The Home Affordable Refinance Program (HARP) was intended to help folks whose homes were worth less than their mortgages get refinancing on better terms, but has been hamstrung by limitations. First, the mortgage had to be owned by the government and only underwater within certain parameters. Then we had the revision early this year that made it possible – but not required – for servicing banks to refinance homes (still owned by the government) outside those parameters.
But what if your mortgage wasn’t owned by the government? Or your bank decided not to play the HARP? You were out of luck.
There are currently before Congress several pieces of legislation to change that.
One proposed bill is the Responsible Homeowner Refinancing Act of 2012, sponsored by Senators Barbara Boxer and Bob Menendez. The act gives HUD the authority to extend streamlined refinancing to all loans insured by government-sponsored enterprises. This means that borrowers with GSE loans would no longer be hindered by appraisal or loan-to-value requirements.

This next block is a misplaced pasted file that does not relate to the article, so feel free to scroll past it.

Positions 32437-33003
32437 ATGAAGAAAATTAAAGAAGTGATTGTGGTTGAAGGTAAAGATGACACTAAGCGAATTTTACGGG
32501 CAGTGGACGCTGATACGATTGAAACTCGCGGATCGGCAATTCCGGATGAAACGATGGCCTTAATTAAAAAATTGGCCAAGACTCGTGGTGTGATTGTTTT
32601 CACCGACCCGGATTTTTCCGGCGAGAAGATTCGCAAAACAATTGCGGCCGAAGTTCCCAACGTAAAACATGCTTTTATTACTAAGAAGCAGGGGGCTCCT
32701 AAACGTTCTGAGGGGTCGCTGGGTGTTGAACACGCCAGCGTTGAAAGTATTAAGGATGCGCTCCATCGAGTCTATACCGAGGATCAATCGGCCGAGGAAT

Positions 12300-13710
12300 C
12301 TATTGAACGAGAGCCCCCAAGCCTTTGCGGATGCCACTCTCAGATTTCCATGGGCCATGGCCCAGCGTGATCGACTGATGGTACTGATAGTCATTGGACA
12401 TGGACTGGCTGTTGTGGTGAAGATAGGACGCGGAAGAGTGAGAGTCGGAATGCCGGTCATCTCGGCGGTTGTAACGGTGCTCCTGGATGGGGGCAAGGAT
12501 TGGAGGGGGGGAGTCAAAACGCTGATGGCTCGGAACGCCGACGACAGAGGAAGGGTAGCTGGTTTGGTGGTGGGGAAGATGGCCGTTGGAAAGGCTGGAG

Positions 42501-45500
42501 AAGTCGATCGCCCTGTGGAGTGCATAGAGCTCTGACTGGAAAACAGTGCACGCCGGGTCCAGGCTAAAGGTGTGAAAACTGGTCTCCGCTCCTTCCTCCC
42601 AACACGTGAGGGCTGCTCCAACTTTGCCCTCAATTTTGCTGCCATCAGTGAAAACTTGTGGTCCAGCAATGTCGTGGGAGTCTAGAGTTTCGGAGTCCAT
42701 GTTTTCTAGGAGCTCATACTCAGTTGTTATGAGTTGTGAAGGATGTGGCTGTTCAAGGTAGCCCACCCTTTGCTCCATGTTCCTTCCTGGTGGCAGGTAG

Another proposal would enable refinancing for borrowers with non-government-backed mortgages. These borrowers would be eligible if they are employed with good credit and are up to date on their mortgage; certain limits to the mortgage amount would also apply. While the FHA would run the program, the financing would come from outside the administration.
And a third proposal is to permit cross-servicer refinancing under the same rules as servicer refinancing. This would mean that if your mortgage bank didn’t want to play, you could take your mortgage to another bank, who could do the refi under the same program.
It’s being called HARP 3. Watch for news of it.